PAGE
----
A state under siege

Israeli society is increasingly agitated by threats of boycotts, de-legitimization campaigns, and physical threats of a new intifada, terrorism, the possibility of the airport being targeted by missiles. Each side of the political spectrum accuses the other of causing unending fear among the public. One side frightens through threats of a new holocaust or threats of increased boycotts, and the people of Israel find themselves confused and unable to see the real threat, upon which there is a consensus across Israeli society.

The State of Israel has one main road. And it is no accident that this road is called Route 1, which connects between the Tel Aviv area and the Jerusalem area. The State of Israel put out a warning against travel on the other road between the two main population blocks – Route 443 – as it is a target for Molotov cocktails and stone-throwing. Thus, public figures are advised to avoid travelling on this route.

The State of Israel, a “regional superpower”, a global leader in Hi-tech, and occupier of territories – is exposed in shame to the fact that in reality, it only has one road, where drivers must sit in long traffic jams on their way to and from Jerusalem. When an international public figure visits Israel, such as Secretary of State Kerry or European heads of state and ministers, this one road is closed to general traffic.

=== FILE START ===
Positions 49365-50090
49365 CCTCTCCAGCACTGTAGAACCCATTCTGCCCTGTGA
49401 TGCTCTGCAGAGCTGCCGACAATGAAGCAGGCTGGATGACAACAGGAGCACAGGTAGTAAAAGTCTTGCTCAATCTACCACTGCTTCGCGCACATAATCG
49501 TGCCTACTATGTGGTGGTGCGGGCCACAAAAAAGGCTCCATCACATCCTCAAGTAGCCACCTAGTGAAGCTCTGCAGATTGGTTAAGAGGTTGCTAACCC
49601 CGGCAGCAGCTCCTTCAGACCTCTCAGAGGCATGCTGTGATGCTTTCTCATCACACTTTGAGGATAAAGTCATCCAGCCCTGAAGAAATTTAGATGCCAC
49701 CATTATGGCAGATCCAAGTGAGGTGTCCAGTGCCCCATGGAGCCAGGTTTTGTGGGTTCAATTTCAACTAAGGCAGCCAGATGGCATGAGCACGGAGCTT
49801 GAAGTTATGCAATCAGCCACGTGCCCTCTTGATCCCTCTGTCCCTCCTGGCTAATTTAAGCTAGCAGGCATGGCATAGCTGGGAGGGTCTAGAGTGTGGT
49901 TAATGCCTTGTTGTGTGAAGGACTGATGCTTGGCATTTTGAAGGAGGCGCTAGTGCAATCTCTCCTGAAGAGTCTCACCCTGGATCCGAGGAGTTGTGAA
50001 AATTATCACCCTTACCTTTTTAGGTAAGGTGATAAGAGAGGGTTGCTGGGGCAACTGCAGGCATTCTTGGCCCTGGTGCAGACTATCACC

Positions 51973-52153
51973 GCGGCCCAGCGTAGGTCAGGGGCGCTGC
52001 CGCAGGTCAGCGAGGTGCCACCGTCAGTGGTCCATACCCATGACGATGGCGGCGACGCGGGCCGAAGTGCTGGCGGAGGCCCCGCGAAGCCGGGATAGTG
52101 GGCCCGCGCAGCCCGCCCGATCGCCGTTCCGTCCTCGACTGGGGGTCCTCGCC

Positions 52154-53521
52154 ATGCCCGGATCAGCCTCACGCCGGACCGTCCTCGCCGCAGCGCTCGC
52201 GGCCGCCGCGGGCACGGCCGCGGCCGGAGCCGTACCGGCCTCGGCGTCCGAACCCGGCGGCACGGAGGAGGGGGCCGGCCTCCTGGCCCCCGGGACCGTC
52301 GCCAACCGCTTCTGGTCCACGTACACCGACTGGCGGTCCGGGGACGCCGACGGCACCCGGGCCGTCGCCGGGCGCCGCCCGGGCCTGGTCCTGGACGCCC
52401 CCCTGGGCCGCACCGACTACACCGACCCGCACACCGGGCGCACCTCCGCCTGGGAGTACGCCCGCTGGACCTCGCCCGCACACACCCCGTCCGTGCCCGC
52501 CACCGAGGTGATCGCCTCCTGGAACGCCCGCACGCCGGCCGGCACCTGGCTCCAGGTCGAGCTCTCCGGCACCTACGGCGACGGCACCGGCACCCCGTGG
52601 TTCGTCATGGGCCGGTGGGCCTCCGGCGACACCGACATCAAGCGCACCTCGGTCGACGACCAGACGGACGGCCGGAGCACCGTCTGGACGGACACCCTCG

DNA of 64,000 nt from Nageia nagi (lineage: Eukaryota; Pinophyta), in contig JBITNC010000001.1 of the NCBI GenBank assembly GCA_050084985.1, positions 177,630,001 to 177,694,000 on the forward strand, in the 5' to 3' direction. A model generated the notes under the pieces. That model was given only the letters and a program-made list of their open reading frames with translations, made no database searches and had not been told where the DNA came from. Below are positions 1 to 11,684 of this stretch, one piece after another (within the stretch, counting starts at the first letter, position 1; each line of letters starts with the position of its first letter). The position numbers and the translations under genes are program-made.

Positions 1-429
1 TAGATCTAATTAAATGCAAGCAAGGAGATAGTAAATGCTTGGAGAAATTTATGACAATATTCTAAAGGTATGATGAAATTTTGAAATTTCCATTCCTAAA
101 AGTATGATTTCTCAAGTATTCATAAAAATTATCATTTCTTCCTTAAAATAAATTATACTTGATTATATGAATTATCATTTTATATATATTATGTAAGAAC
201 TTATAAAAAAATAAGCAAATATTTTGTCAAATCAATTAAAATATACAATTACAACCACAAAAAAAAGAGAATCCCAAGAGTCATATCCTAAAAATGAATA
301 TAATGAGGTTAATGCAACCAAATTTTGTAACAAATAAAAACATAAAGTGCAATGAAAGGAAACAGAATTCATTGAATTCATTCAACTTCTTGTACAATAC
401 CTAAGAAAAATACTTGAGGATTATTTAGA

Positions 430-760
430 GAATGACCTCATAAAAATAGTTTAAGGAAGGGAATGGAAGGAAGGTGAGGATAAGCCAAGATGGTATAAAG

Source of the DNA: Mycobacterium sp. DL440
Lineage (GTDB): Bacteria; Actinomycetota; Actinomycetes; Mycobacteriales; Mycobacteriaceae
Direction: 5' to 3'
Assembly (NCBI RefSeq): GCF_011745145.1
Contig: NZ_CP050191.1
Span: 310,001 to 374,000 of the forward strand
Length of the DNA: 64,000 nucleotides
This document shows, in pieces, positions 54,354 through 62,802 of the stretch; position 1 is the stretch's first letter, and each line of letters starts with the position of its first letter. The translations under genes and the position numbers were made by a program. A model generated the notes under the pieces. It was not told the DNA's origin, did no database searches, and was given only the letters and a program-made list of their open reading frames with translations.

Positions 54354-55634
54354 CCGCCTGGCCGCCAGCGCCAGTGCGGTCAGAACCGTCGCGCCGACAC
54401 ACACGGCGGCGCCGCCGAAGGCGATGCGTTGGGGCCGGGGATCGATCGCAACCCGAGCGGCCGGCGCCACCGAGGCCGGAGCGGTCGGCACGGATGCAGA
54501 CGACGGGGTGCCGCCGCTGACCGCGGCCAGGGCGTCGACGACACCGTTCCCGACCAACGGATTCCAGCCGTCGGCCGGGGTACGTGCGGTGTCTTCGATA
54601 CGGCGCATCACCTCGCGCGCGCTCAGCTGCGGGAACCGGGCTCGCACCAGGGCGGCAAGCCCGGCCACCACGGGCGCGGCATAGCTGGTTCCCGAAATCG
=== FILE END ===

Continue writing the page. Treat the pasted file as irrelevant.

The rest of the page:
This is no threat, but is our reality. A state with one road is under daily threat of being cut in half, blocked, and under siege. This is the current situation on the road to Jerusalem, and was also the situation during the Second Intifada in the Netanya and Sharon region, where only eight miles spans between the sea and the Palestinian Authority, as well as the situation at various times on the road to Eilat, when roadblocks were set up along the only road to Eilat, following terror activity, cutting the south from the rest of the country.

Nobody is dealing with this threat – not the left wing, the right wing, thinkers, nor security experts. It is surprising that the public which suffers from this phenomenon has yet to raise its voice against this insufferable situation, a situation in which we are dependent upon one road.

Many around the world view Israel the way one would view Canada or Australia, and they forget that the debates about territory are not about hundreds of kilometers must actually dozens of meters, and these arguments are in fact existential in nature, as certain solutions for borders are existentially impossible. The Israeli public needs answers on these issues – both from the left wing and the right wing – and the sooner the better.

About the Author
Dr David Altman is senior vice-president at the Netanya Academic College and vice-chair of the college's Strategic Dialogue Center